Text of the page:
“Are we overtreating glaucoma?” asked Dr. Sanjay Asrani. In his talk “Scan Me, Scan Me Not: How Best to Use OCT for Glaucoma Screening or Establishing a Diagnosis,” he questioned whether OCT is an adequate measure for glaucoma screening and how to best use it. To establish a diagnosis, he says there is a need to look at disc symmetry and at the retinal fiber layer, including loss of total retinal thickness. When Dr. Asrani sees extreme asymmetry or extreme symmetry, it could mean that something “non-glaucoma” is going on. Eyes can show extreme symmetry in retinal nerve fiber loss or in their visual field that is not likely to be from glaucoma. Macular thickness measurements can be helpful in showing symmetry, but the raw OCT images are needed to see if the patient has cancer-associated retinopathy and not glaucoma. Some eyes show extreme symmetry retinal nerve fiber layer loss, but not all retinal fiber loss is glaucoma, and loss of visual field may not be evident, particularly if the patient is taking corticosteroids. Even visual field extreme symmetry is often also not likely to be a glaucoma case.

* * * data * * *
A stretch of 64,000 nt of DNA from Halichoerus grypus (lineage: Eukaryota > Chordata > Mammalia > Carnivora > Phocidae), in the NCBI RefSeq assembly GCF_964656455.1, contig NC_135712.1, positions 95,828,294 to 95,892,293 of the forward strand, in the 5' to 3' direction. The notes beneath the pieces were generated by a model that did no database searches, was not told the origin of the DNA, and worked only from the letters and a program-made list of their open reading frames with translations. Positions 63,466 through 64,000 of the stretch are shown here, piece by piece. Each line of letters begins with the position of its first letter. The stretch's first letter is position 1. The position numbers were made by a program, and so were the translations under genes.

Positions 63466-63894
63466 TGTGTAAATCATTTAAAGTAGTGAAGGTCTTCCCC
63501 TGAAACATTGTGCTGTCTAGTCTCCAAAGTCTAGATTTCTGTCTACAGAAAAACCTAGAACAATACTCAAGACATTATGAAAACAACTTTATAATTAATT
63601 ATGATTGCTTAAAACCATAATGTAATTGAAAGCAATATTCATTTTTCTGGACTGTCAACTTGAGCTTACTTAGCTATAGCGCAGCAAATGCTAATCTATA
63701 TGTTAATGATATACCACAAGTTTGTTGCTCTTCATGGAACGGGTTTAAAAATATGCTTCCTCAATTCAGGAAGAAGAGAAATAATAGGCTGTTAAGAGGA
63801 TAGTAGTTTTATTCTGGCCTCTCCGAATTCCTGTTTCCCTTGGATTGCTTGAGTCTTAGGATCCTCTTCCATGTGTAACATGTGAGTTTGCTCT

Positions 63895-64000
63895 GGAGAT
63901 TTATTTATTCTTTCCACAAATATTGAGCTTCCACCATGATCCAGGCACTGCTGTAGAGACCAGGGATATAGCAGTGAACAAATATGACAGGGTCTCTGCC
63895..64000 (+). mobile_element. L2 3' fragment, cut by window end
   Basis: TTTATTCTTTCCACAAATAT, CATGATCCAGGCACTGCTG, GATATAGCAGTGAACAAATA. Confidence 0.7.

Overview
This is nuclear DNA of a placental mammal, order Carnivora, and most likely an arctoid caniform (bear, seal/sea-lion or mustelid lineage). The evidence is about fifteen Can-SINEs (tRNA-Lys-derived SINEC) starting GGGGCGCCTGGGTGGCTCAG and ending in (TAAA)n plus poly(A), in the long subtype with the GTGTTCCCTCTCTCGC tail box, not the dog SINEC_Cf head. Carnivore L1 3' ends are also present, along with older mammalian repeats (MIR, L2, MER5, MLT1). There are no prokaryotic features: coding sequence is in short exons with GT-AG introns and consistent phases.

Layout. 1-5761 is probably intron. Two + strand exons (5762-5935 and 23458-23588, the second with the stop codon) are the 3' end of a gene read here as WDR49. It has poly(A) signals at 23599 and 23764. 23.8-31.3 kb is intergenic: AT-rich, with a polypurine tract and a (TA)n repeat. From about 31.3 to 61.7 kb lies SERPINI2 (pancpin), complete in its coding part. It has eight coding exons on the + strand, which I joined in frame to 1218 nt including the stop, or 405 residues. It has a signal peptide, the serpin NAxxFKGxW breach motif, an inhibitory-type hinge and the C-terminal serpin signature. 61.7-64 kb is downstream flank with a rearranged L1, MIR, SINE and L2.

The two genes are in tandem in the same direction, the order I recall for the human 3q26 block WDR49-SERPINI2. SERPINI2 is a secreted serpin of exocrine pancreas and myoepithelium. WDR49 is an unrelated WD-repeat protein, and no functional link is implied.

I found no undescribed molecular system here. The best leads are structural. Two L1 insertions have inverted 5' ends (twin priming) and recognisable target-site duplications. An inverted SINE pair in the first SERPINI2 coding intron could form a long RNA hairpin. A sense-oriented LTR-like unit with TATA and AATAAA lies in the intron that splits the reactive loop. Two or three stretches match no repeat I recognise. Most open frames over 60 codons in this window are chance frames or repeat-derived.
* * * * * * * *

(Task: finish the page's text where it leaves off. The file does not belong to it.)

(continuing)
Additionally, changes in nerve fiber layer and macular thickness can be seen with other diseases, including hypertension, chronic kidney disease, diabetes, and small vessel diseases. “How are we to differentiate?” asked Dr. Asrani. In ischemic optic neuropathy there can be hypertension with non-progression and no changes, so glaucoma treatment is not needed. He noted that those changes do not show up on OCT in patients with low blood pressure. If OCT shows progression, that likely is a glaucoma case. He proposes that getting more people into trials and studies and using telehealth to develop better databases may help reveal answers to better diagnosis.